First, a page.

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This worksheet gives students practice with deriving and analyzing the rate laws for two step mechanisms. It's a good review of steady-state kinetics, the assumptions one makes in deriving rate laws, and rate determining steps (and how these last affect the rate law). It finishes by connecting these ligand substitution kinetics to Michaelis-Menton kinetics to show that "it's all the same math, we just change the form".

Attachment | Size |
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KineticsWS.doc | 190 KB |

A student should be able to derive rate laws for two step ligand substitution (or other, similar) mechanisms. I generally revisit this when we get to catalysis and organometallic mechanisms. They should have a clear conceptions of what rate determining steps are, and how they affect the rate law. They should be able to extract rate constants from data by making linear plots of kobs.

None.

See above.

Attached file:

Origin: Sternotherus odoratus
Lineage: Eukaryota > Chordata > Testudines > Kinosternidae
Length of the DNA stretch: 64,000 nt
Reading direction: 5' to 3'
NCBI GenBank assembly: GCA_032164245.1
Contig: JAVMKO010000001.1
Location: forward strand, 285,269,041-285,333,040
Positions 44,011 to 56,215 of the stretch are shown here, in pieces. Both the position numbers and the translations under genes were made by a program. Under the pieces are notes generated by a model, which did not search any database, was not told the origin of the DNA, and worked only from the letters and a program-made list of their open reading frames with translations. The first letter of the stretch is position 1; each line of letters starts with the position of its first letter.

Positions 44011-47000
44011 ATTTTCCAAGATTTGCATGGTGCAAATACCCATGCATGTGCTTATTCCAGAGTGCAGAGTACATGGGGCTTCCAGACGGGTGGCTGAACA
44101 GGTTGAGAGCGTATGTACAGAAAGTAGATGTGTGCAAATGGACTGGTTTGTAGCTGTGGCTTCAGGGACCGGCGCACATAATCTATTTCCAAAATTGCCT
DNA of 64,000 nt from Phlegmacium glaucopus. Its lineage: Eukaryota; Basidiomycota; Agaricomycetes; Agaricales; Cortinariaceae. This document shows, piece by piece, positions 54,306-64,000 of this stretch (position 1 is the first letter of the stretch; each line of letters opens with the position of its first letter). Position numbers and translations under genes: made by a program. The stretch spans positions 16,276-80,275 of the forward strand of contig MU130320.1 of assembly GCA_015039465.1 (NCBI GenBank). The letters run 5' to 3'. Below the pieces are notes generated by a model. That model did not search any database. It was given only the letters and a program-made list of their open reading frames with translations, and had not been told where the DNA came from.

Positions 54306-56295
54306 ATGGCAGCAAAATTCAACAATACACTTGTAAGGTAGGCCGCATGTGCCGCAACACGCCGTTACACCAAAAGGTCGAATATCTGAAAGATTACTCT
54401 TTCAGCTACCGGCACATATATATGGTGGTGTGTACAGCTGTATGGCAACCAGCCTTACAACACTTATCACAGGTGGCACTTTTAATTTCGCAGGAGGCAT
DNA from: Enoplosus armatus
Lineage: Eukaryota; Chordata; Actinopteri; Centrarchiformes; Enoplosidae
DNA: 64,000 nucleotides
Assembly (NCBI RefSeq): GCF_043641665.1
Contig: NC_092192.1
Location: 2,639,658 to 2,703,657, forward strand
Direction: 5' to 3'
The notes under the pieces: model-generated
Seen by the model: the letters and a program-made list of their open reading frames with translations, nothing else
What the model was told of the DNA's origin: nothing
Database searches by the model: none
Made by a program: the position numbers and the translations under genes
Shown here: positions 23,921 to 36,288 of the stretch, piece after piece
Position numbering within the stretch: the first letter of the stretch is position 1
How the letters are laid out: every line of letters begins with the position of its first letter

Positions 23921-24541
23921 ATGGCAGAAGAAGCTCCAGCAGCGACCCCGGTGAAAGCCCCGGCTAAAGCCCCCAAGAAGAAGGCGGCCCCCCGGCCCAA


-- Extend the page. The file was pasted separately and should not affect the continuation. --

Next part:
#### Evaluation

Most recently, I have asked them to derive a rate law from a literature article on a final exam, and they did extremely well, despite it being a fairly complicated example. Once they've practiced this skill a bit, they can master it. All students gave essentially correct answers.

Students generally do well on this. I have to lay out the steady-state approximation, how to generate the rate laws for elementary steps, and how to define kobs again (some never learned it in genchem, some have forgotten), but then they are off to the races. I put them in groups of three or four to work on this, and then we wrap up on the board. They have trouble with the idea that it's the realtive magnitude of the k-1 and k2 step that determine RDS, not the relative magnitudes of k1 and k2. They also have trouble with the idea that the rate determining step can change, but they buy in once they can see the math.

Hi Scott,

I think I get what you're saying about the importance of k-1 in determining the RDS, but I don't understand the point you're making when you say that students "have trouble with the idea that the rate determining step can change."

Scott, I'd like to assign this as a homework problem, but the key is attached here instead of in the problem sets.

Sorry to be slow on this. The key is now in Problem Sets (linked here).

This LO is great! I adapted is ever so slightly to pertain to the ligand substitution reactions relevant to Pt- and Ru-based anticancer compounds (related to my research) but otherwise the problems were identical. We did this as an in-class exercise and it was great. Thanks!